By Lars Dalseide | May 31 2014 12:15

Law Enforcement from around the nation's capital come together in a test of skills

Shotgun shooter finds his mark at NRA Tactical Police Competition

Fairfax, Virginia - Under the dark and dingy drizzle-threating skies of Fairfax County arrived a select group of individuals. Men and women who wake every morning with you in mind. Men and women who strap on a gun, pin on a badge, and head out to protect and serve. Today they exercise that duty through another form; competition.

Here for the NRA’s 2014 Fairfax Tactical Police Competition are deputies, sheriffs, constables and agents from around the national's capital. All putting their skills to the test in a race against time and accuracy.

“It might sound like fun, but it’s a lot of work,” explained Law Enforcement Competition Manager Marc Lipp. “Some people will not go home happy.”

That’s because NRA’s Tactical Police Competitions don’t pull any punches. It is what it is — a measurement of skills in a situation meant to be intense.

“We push them here so they’ll be prepared if they ever have to draw their gun,” said Lipp. “Yes it’s a competition, but it’s also training. Training you’re not going to find squeezing off a few with your buddies at the range.”

Competitors of all shapes and sizes are welcome to arrive with two very separate sets of firearms — patrol and tactical. Patrol means that's what you carry out in the field and Tactical is, well, tactical means an optic on a rifle or a semi-auto shotgun ... not much more than that.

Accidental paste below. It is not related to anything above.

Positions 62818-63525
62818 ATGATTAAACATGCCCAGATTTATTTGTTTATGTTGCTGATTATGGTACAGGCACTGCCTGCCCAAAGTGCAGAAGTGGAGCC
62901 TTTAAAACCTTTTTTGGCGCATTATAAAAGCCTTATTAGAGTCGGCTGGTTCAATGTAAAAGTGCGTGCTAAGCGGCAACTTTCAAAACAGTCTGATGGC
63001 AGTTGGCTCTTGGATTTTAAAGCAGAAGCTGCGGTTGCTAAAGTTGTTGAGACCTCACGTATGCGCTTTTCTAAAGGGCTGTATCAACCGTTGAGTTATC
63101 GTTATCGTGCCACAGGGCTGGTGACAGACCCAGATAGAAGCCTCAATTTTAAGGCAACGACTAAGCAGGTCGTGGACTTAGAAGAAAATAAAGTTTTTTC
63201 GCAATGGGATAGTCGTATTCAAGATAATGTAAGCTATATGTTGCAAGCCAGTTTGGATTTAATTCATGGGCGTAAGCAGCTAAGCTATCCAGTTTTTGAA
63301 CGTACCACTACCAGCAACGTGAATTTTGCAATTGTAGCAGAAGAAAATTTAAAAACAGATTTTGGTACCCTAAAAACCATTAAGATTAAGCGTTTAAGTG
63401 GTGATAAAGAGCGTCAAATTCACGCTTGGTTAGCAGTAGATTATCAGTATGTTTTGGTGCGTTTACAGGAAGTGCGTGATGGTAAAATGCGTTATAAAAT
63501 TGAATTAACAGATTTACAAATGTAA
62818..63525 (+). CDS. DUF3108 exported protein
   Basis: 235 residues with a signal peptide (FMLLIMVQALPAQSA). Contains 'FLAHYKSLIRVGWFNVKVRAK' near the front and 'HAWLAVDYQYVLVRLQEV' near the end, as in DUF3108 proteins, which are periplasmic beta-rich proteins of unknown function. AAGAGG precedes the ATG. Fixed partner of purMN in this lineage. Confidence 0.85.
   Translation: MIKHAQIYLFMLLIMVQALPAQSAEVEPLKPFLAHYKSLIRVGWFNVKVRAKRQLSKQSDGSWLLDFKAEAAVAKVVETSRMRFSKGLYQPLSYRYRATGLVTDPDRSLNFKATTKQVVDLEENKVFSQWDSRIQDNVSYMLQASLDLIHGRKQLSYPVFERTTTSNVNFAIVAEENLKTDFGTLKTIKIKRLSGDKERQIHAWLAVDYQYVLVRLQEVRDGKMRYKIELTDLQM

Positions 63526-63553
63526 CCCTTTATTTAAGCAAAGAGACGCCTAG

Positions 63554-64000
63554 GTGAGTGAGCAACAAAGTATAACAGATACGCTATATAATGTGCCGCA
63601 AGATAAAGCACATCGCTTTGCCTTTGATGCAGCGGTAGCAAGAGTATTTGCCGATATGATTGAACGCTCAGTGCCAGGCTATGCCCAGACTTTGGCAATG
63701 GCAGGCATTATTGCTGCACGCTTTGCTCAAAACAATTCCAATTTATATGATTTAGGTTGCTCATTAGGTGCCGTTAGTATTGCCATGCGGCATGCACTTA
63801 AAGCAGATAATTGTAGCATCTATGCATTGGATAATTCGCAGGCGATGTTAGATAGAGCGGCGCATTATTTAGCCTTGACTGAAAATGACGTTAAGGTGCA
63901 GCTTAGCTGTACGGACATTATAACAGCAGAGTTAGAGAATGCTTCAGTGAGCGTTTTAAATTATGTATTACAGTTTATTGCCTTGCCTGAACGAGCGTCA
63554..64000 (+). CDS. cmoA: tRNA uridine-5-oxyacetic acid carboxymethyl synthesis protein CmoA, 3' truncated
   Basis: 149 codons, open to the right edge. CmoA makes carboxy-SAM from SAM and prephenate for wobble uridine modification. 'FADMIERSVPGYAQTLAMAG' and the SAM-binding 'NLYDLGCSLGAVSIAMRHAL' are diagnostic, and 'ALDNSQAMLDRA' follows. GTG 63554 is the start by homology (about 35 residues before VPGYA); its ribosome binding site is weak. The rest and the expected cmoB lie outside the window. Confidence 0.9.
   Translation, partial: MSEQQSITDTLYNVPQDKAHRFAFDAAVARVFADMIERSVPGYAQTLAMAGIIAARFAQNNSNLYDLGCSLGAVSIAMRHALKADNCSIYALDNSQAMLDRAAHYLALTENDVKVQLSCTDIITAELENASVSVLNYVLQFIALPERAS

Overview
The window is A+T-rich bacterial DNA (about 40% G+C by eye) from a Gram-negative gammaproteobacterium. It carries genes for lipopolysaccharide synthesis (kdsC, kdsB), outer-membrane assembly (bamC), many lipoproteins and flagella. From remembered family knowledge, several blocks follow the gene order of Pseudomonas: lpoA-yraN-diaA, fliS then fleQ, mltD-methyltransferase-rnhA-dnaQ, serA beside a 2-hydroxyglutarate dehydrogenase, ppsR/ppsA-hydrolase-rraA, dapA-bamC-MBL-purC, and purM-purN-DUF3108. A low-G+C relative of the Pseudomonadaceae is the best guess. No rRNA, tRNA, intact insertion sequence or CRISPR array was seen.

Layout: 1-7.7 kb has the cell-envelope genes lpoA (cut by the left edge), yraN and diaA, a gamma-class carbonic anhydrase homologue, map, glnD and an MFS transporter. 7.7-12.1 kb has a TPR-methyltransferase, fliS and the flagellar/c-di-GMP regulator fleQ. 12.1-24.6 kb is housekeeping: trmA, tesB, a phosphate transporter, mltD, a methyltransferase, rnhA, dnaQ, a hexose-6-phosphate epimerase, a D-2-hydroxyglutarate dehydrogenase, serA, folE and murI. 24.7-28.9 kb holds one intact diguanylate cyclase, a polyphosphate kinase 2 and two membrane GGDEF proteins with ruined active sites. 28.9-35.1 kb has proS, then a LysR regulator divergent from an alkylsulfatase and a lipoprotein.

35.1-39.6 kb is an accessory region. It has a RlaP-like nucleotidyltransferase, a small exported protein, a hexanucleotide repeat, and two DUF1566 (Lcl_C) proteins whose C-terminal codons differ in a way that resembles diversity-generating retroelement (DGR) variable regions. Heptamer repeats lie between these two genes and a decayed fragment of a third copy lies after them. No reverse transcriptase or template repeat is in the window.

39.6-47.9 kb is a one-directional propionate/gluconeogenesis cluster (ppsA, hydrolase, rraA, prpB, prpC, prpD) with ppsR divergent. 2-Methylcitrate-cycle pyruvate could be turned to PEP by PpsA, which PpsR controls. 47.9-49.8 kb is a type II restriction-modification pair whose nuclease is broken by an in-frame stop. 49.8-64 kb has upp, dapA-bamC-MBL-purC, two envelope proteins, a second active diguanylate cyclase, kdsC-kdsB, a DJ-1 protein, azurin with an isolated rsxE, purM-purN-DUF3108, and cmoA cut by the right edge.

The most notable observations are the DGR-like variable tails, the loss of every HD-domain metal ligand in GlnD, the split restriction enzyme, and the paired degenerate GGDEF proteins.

Running and gunning on the pistol course at NRA's Tactical Police Competition Some are firearm specific (Cruiser Bail is handgun only, Shotgun Skill Maze is shotgun only) while others, like 'So you want to practice with Three Guns', make you break out all three.

With no blind courses on today's schedule, competitors are welcome to walk each course in order to develop a plan of attack. But just like all plans, they tend to do go pot once the buzzer sounds.

"What we're trying to do is instill muscle memory," said Lipp. "Get them so they reach in the right direction, know how to execute a tactical reload and beyond anything else be safe out there.

"If they earn a few prizes along the way ... all the better."

For more on NRA's Tactical Police Competitions, visit their website at


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